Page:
There is no right way to respond – what matters is that you do.
As a society, we're not comfortable discussing such pregnancy losses as miscarriage and we're even more intimidated by the thought of stillbirth. It is a tragedy that violates the very perception of what life should be and even shatters the dreams of bystanders. So the urge to shy away from it is normal.
But very soon two important new films will bring this difficult topic to light. Return to Zero, a drama starring Minnie Driver and Paul Adelstein, airs on Lifetime on May 17. It's based on the true story of the filmmaker, Sean Hanish, who lost a child at 37 weeks.
And in the United Kingdom, filmmakers are raising money to produce the documentary, Still Loved, which tells the stories of couples across the UK who have lost children to stillbirth. Both films are committed to sharing an experience that many people go through but so few comprehend.
The grief of stillbirth is like none other. Most of us understand what happens when we lose a person close to us. We revisit the memories of our time together. We cry over the relationship we had and the future we have lost.
When someone loses a child to stillbirth, that relationship didn't even have a chance to develop. So a mother is mourning the loss of a dream, the loss of potential, and the loss of her own faith that things will be ok. Along with her hopes for the child she would have had, she loses faith in a safe conception, pregnancy, and birth. And that grief is often compounded by constant questions about whether anything could have prevented her child's death.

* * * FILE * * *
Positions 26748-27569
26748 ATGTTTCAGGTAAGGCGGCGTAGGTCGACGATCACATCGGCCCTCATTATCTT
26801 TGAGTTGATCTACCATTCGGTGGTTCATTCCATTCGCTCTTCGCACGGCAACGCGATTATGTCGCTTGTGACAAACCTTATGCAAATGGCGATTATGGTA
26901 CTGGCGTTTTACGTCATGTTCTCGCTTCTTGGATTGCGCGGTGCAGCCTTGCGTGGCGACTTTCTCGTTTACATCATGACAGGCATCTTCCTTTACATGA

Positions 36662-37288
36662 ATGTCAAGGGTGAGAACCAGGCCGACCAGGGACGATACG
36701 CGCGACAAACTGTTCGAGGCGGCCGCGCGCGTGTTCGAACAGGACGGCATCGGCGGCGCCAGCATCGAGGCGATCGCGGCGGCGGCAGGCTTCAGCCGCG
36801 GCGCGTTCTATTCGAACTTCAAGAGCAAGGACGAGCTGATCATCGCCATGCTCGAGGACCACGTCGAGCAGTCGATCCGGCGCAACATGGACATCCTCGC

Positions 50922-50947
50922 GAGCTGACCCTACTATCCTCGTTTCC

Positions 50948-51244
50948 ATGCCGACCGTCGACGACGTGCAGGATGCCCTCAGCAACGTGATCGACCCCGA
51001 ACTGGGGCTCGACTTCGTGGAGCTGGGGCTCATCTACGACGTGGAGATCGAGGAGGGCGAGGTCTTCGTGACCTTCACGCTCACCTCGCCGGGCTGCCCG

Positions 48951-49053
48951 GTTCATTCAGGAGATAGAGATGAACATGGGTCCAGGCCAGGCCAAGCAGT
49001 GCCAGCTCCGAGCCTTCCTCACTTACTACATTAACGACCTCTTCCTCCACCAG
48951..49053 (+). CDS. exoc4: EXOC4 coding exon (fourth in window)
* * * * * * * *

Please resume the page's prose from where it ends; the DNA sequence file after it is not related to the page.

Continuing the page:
These feelings are all deeply intimate, rarely articulated, and little understood. Sarah Muthler, who we are happy to report just gave birth to a healthy baby boy, has written beautifully and honestly about losing her daughter Genevieve to stillbirth. Her words, along with these new films on stillbirth, offer us a window into what the experience feels like.
So as a friend or family member, when a loved one loses a child to stillbirth, how can you begin to respond? I recommend acknowledging your own feelings and accepting that you may not know what to say or how to act. That's ok. You and the mother who has lost her child are both in foreign territory. What matters most is showing that you care, that you accept whatever she is going through, and that you will be there for her.
Sometimes we can feel so overwhelmed and awkward about how to handle a difficult situation that avoiding it entirely seems like the safest course. But know this: Stillbirth is scary, confusing, and completely unfair, and it's ok if your response to it is equally messy. The only way to make it worse is to pretend it didn't happen.
You are not going to remind her of her loss or make her sadder by bringing it up. Her loss is constantly on her mind whether or not you talk about it. It's often very comforting for mothers who have had a stillbirth to be able to talk about their lost child. And it is devastating to think no one understands what you have lost. So just be there and show that you do.
For specific ways to support someone after pregnancy loss, see Erica Kain's guide.